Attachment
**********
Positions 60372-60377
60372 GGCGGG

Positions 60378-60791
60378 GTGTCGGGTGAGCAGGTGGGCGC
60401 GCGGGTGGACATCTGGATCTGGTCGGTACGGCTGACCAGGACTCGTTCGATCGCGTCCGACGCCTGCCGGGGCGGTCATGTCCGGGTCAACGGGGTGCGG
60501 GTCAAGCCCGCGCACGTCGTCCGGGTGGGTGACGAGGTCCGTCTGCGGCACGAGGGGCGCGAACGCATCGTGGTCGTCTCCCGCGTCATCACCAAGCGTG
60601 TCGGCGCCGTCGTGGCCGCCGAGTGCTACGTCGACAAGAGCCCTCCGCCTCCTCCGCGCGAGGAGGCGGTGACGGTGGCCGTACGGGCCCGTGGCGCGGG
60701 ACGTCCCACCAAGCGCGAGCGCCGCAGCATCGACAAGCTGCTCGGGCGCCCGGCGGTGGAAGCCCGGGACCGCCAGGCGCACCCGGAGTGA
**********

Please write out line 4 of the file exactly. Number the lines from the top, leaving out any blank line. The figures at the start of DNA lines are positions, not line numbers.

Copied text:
60378 GTGTCGGGTGAGCAGGTGGGCGC